Hungary blocks next tranche of EU off-budget military support for Ukraine
BUDAPEST (Reuters) - Hungary did not approve the disbursement of the next tranche of military support for Ukraine provided under the EU's European Peace Facility (EPF), a government spokesman's office said on Tuesday.
The EPF, created in 2021, is an off-budget instrument aimed at enhancing the EU's ability to prevent conflicts, build peace and strengthen international security.
"Hungary does not agree with the fact that the European Union, along with other existing tools, uses the European Peace Facility solely with regard to Ukraine as this does not allow sufficient funds to be channelled to promote the EU's interests in other areas," the government spokesman's office said in an email response to Reuters about an Italian media report on the matter.
It said other areas where the funds could be used included the Balkans or North Africa.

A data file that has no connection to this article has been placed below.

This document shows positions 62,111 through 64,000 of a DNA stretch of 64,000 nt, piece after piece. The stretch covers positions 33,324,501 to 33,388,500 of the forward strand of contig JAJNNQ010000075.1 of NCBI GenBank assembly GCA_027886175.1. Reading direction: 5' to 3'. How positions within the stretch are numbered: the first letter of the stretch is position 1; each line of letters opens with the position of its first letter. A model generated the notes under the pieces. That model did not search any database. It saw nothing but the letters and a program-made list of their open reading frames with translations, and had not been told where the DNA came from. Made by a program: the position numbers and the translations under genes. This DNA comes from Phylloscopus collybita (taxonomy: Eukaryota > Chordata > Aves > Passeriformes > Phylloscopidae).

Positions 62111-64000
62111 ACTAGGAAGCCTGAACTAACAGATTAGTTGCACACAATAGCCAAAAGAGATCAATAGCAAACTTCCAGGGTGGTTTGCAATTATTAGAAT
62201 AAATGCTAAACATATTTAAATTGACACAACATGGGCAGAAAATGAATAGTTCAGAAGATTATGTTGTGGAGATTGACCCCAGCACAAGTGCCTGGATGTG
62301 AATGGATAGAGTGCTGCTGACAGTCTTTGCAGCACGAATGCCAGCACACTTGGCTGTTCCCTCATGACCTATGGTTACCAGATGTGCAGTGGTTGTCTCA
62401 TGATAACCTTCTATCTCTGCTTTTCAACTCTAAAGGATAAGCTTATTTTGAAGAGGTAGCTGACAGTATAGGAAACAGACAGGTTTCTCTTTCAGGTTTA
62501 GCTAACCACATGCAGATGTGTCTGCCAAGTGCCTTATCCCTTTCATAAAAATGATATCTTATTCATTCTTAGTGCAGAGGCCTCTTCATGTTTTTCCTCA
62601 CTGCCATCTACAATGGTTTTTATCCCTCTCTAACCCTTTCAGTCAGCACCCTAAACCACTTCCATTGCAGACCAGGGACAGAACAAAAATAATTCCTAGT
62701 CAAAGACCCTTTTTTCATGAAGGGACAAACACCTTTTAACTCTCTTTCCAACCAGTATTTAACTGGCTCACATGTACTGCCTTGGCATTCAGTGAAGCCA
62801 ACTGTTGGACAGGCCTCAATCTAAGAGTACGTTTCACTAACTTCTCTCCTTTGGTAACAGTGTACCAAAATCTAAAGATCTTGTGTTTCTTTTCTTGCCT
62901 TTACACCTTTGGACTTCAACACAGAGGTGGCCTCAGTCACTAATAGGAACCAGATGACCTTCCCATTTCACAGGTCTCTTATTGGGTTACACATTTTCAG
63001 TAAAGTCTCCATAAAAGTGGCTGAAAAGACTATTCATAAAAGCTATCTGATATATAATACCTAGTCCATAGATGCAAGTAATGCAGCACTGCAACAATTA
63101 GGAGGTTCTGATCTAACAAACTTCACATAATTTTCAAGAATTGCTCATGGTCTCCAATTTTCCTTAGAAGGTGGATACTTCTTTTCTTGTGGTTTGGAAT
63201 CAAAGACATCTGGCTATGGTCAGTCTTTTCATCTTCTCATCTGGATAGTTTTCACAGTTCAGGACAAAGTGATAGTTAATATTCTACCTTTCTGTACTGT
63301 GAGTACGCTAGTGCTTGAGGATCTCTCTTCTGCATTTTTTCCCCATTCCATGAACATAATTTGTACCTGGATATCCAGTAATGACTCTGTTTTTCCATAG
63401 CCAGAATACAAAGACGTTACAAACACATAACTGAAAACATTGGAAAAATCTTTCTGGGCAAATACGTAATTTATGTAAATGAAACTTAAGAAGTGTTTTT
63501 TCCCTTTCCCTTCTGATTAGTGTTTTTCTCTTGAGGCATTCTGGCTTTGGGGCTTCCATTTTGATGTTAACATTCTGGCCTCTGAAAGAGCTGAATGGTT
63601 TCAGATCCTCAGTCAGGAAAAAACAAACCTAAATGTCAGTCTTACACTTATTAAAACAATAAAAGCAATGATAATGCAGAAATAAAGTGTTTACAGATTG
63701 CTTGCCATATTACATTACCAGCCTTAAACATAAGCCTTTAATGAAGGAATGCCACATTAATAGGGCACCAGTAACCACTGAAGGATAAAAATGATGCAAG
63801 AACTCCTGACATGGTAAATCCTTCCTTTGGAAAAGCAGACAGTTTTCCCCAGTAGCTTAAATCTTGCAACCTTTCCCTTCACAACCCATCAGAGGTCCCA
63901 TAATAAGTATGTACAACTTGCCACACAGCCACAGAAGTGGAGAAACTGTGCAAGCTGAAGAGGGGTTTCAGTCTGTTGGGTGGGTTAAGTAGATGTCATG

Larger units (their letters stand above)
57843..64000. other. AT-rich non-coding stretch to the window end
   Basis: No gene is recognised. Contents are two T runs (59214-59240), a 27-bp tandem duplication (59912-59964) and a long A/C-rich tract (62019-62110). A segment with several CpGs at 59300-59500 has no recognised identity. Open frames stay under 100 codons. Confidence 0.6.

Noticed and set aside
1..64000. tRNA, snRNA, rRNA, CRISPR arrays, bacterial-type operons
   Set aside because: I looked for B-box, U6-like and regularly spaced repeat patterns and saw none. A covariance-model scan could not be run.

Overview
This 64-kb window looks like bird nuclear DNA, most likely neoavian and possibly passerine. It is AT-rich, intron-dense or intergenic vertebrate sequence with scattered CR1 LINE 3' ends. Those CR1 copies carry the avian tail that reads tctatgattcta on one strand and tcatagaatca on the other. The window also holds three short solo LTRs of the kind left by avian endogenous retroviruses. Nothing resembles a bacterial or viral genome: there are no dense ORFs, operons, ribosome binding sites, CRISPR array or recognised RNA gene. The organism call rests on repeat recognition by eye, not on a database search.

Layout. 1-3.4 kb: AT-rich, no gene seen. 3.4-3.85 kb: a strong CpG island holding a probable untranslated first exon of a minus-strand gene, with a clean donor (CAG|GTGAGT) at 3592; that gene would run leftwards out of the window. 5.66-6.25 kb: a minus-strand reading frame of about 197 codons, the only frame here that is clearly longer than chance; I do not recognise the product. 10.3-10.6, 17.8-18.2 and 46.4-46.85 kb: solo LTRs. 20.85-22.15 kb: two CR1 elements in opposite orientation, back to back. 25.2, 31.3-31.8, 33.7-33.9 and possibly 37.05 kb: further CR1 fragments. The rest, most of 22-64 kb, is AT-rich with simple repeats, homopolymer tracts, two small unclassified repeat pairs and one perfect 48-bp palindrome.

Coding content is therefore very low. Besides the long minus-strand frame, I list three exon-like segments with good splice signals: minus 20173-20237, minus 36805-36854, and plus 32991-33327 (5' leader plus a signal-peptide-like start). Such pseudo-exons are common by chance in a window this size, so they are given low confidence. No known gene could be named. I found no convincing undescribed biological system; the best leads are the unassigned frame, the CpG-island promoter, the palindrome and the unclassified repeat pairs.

"For the Hungarian government it is crucial that these issues should be clarified, and that's why it did not approve the disbursement of the next tranche from the EPF," the spokesman's office added.
The EU has provided a total of about 3.6 billion euros for military support for Ukraine so far under the EPF.
Hungary, which is member of the EU and also NATO, has refused to provide any military equipment to its neighbour Ukraine, which was invaded by Russian forces in February 2022.
Hungary has also repeatedly criticised EU sanctions against Russia, which all 27 EU countries must also unanimously approve, but eventually supported all the agreed measures so far.
Hungary has been in a dispute with Brussels, as the bloc has suspended any payments of EU recovery funds until Budapest's nationalist government implements reforms to improve judicial independence and tackle corruption.
In power since 2010, Prime Minister Viktor Orban has clashed with the EU and its executive arm, the European Commission, over Budapest restricting the rights of migrants, as well as tightening state controls over non-governmental organizations, academics, media and courts.
(Reporting by Krisztina Than; Editing by Chris Reese and Grant McCool)